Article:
Strandings & Wildlife Watching

Please follow the Links: -
Animals Alive
Animals Dead
Responsible Watching

Live Animals Needing Help

If you come across cetaceans (whales, dolphins & porpoise), seals or any other species which might need assistance please keep your distance. Seals can leave their pups alone for some considerable time. A close encounter could result in a pup being abandoned.


Contacts Alive

Scottish Society for the Protection of Cruelty to Animals

 (SSPCA) 03000 999 999

(RSPCA in England & Wales) 0300 1234 999


British Divers Marine Life Rescue (BDMLR)

 01825 765 546

Out of hours: 07787 433412


Police 999 

If the animal is in distress or danger.


Contacts Dead

Scottish Marine Animal Stranding Scheme 


Hotline  07979 245893 


(N.B. Please ensure that pics and email are less than 2 Mbytes or it will bounce.)

Police, on 101 or use a local number if you can.


In England & Wales Environment Agency 0800 807 060 

Highly decomposed bodies can be removed by local councils.


More information can be found at: -

UK Cetacean Strandings Investigation Programme (CSIP) 


Useful Info.

When you report a stranding, please try to provide the following information:

  • Date found
  • Location (grid reference if possible)
  • Photographs of the carcase
  • Species or description (if you know)
  • Overall length (estimation)
  • Condition of the animal
  • Your contact details

Animals that are in a relatively fresh condition may be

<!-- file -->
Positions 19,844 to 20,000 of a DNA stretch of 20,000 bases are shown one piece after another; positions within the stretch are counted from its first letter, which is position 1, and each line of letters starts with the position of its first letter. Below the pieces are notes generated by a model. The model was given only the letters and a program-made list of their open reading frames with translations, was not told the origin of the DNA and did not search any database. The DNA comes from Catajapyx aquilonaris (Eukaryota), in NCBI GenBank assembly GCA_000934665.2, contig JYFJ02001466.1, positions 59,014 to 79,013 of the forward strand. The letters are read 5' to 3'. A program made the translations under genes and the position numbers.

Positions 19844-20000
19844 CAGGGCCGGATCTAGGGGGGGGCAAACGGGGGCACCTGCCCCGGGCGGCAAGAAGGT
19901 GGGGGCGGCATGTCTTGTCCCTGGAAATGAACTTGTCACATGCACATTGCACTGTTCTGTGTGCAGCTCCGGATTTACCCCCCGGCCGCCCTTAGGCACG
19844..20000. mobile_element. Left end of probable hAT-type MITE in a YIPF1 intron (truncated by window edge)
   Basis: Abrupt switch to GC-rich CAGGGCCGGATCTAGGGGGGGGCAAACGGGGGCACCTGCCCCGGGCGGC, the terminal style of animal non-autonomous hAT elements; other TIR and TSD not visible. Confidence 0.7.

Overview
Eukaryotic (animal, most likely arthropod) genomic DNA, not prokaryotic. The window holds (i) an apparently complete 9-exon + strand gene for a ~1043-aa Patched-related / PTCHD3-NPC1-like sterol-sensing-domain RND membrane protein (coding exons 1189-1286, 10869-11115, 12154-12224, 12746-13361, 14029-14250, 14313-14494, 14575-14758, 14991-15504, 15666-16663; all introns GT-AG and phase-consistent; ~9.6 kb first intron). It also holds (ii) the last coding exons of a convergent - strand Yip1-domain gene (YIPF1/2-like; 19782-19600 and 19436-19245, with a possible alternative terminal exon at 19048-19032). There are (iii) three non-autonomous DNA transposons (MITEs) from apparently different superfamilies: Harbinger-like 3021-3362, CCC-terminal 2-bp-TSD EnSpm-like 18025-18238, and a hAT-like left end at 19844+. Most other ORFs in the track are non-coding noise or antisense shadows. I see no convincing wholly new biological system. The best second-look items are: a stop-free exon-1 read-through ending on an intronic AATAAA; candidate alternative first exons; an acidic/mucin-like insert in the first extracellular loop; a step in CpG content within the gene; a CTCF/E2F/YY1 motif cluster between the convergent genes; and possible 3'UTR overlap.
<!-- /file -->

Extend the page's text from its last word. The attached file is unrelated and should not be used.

sampled or collected for necropsy.


Wildlife Watching Code

Please follow the links: Marine Code .

Seals are especially vulnerable while they are hauled-out on rocks.

If three or more are looking at you; 


Please back off slowly and quietly. 

Always keep dogs on leads. 

Seals can bite and may carry pathogens which can mutate. 


If you are not sure and it is not an emergency

Please feel free to contact us for advice:

Mobile 07768924841

Contact via Form

Wildlife Watching

Sea kayak: Too Close! To a humpback whale.

Dolphins, whales and seals (while in the water) will approach boats and kayaks when they feel safe. 

Be aware some mammals sleep at the surface and may be unaware of your approach.

Move slowly, on a straight course or stop. 

Do not move towards them, or intercept their course.

Get on


Want to get involved? 

Citizen science: - monitoring whales and dolphins on the west coast of Scotland, helping to track movement of coastal species. 

The Hebridean Whale and Dolphin Trust (HWDT) have an app for your mobile device.

You can Report a sighting, check out the sightings map and get info. on species ID.


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